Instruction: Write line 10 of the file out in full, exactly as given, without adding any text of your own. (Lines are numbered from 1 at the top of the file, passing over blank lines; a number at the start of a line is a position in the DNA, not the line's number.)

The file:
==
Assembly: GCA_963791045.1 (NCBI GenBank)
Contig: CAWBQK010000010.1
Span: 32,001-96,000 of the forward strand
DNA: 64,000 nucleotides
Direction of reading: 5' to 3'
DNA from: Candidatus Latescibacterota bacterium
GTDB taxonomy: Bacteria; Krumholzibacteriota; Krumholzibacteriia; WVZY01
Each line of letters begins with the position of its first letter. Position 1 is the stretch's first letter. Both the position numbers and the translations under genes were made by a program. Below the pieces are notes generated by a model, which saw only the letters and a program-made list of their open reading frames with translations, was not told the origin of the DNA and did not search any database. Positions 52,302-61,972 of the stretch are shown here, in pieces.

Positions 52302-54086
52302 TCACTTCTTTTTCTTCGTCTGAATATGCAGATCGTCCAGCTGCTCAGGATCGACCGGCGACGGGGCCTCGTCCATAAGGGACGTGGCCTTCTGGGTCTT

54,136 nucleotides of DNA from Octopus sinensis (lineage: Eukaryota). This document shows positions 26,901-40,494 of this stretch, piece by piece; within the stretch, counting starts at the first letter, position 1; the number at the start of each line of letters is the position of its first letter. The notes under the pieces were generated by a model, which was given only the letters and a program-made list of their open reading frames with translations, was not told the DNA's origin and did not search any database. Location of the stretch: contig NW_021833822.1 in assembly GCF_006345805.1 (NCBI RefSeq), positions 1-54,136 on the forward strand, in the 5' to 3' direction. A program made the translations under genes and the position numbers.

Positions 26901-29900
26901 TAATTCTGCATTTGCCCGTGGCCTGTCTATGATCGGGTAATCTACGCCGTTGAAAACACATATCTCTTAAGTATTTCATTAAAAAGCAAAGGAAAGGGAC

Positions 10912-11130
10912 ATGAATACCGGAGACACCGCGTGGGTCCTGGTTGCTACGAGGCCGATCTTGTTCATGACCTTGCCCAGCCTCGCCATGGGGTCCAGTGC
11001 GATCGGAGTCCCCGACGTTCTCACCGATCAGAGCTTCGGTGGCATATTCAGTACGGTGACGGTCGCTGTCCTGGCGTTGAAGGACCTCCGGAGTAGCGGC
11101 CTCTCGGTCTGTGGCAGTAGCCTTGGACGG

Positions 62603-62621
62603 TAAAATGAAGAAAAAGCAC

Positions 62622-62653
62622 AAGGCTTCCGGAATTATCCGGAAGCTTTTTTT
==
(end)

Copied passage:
52302 TCACTTCTTTTTCTTCGTCTGAATATGCAGATCGTCCAGCTGCTCAGGATCGACCGGCGACGGGGCCTCGTCCATAAGGGACGTGGCCTTCTGGGTCTT